Sometimes karma bites.
Anita Edgarian, the mother who was ejected from a West Chester Area School Board meeting in July after she tried to ask about Critical Race Theory, ran a write-in candidacy for the school board.
While Edgarian did not win a seat on the board, she believes her candidacy took votes away from School Board President Chris McCune, causing him to lose his seat on the board.
“No matter who you are, you can’t treat people like that,” said Edgarian, who garnered 1,629 votes.
Edgarian gained national attention when she was interviewed on Fox News after the July 26 meeting when she was taken out of the room by a police officer at McCune’s behest.
On Election Day Nov. 2, Edgarian was working at the polls all day at Bethlehem Methodist Church in Glen Mills, handing out campaign literature to ask people to vote for her.
“Toward the end, I was exhausted,” she said. She talked to a young man and told him about what happened to her and that “I’m the mom taken out of the meeting.”
He not only voted for her but when he got home, he watched the video and told his mom, who had not planned to vote, that she had to go and vote for Edgarian. His mom also watched the video and agreed to vote, too, making it there shortly before the polls closed at 8 p.m., said Edgarian. That evening that man and his mom joined Edgarian and some volunteers at a restaurant who went for a bite to eat after the polls closed.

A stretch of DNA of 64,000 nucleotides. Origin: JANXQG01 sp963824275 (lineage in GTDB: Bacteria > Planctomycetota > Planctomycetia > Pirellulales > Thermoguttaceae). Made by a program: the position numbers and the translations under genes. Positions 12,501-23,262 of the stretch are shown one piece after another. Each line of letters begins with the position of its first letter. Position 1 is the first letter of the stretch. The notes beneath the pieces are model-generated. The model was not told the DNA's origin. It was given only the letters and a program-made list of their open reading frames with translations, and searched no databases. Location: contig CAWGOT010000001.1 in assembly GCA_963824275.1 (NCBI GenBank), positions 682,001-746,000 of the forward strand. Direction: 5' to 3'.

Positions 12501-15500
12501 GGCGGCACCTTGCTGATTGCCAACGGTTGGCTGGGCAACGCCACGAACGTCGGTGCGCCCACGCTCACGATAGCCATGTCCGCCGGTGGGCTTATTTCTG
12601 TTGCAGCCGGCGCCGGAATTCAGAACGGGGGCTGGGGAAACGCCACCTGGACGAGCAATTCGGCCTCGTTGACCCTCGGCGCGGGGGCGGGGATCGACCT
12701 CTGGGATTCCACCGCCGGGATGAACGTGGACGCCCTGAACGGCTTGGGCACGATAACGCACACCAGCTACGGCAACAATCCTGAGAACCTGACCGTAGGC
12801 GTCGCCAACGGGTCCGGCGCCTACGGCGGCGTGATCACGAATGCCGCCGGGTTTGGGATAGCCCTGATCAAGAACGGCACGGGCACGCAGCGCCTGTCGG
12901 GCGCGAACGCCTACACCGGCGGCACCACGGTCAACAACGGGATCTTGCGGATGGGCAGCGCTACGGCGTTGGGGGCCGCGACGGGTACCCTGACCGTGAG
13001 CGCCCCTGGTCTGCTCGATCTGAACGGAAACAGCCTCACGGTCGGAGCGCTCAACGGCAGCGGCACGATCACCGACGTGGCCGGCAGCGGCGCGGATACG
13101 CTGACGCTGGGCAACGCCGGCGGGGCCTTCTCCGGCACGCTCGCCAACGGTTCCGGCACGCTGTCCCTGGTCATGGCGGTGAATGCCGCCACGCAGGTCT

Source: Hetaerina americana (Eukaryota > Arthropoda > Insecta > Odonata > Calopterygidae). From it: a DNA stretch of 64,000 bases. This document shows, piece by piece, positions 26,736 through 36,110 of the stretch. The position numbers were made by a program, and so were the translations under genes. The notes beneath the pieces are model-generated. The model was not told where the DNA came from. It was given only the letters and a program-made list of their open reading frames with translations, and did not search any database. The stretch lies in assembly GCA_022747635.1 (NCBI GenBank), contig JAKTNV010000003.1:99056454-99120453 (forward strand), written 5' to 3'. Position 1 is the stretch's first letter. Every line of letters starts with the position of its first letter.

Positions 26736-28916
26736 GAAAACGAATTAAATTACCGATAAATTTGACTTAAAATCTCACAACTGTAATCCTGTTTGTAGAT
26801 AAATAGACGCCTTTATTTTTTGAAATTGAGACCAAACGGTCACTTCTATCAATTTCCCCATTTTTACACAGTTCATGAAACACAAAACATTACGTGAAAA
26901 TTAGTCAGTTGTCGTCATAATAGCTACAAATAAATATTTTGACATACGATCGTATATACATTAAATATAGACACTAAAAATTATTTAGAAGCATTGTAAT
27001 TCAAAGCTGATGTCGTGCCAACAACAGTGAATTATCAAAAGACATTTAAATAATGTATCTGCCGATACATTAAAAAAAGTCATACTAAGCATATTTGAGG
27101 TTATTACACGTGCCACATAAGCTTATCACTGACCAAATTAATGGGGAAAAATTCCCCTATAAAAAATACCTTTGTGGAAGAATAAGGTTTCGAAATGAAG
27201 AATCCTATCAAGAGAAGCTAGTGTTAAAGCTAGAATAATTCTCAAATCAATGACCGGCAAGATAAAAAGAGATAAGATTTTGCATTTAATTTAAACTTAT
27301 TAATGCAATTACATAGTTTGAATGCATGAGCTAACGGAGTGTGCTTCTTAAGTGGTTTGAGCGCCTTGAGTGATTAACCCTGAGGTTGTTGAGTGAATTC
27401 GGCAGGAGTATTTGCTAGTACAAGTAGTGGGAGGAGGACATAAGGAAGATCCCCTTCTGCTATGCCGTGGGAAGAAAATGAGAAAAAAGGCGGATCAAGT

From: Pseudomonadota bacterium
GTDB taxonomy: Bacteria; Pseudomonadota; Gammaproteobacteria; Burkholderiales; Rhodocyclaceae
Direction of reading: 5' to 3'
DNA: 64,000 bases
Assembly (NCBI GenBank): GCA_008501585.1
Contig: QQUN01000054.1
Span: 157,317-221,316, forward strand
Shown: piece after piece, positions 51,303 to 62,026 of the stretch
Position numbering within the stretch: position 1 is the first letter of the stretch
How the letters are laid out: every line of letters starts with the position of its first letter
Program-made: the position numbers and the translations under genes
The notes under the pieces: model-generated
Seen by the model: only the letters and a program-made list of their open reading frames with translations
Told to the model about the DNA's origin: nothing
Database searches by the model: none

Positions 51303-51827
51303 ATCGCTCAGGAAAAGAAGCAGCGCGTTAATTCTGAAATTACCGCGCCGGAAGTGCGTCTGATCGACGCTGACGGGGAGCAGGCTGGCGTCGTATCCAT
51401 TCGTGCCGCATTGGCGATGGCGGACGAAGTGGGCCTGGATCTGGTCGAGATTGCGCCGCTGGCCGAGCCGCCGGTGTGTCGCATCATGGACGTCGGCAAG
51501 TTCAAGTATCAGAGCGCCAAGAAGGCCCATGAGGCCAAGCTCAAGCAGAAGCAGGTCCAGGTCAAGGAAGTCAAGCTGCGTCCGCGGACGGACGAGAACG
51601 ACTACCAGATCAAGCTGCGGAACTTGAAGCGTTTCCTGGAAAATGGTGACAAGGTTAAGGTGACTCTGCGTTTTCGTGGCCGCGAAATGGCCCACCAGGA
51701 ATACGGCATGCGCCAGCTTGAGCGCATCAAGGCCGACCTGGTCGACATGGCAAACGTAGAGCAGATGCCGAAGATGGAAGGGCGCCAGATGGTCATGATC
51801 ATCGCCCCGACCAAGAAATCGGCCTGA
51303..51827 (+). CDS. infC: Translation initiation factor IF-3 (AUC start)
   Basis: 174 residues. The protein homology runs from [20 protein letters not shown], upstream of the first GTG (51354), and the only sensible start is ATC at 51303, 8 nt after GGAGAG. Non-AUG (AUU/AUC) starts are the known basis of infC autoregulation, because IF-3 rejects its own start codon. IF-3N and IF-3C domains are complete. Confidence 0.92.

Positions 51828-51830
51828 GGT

Edgarian is very happy with the outcome, even though she did not win. Another candidate, who she supports, Stacey Womsley, did.
“This is about a citizen of the United States, a mother, an immigrant, a female with an accent, saying something that they didn’t want to hear and they physically intimidated me and bullied me.”
“All the things I wanted to accomplish have happened,” said Edgarian, who is an immigrant from Iran.
“This is not about CRT,” the mother of three teenagers told DVJournal for an article shortly after her expulsion from the meeting. “This is about a citizen of the United States, a mother, an immigrant, a female with an accent, saying something that they didn’t want to hear and they physically intimidated me and bullied me.”
Critical Race Theory, which asserts that all American institutions are fundamentally racist, has been denounced by many area parents and others as having no place in the public schools. Some school officials have denied that it’s being taught. However, there is widespread agreement that CRT principles, such as asserting all white people are “privileged” and participating in advancing white supremacy, have made it into some schools. And at least one area school board member admitted that CRT is being taught in the Tredyffrin/Easttown School District.
Various area districts have spent thousands on consultants to train teachers on the CRT-inspired principles and hired directors of equity, diversity and inclusion. The issue apparently inspired slews of concerned DelVal parents out to vote, after they saw the curriculum being taught during virtual classes during the pandemic.
McCune, meanwhile, was elected to serve a four-year term in November 2013 and re-elected in November 2017, according to the school district website. He has served as board president since 2017. He did not respond to a request for comment on Monday.
Linda Stein is News Editor at Delaware Valley Journal
This article was published with permission from the Delaware Valley Journal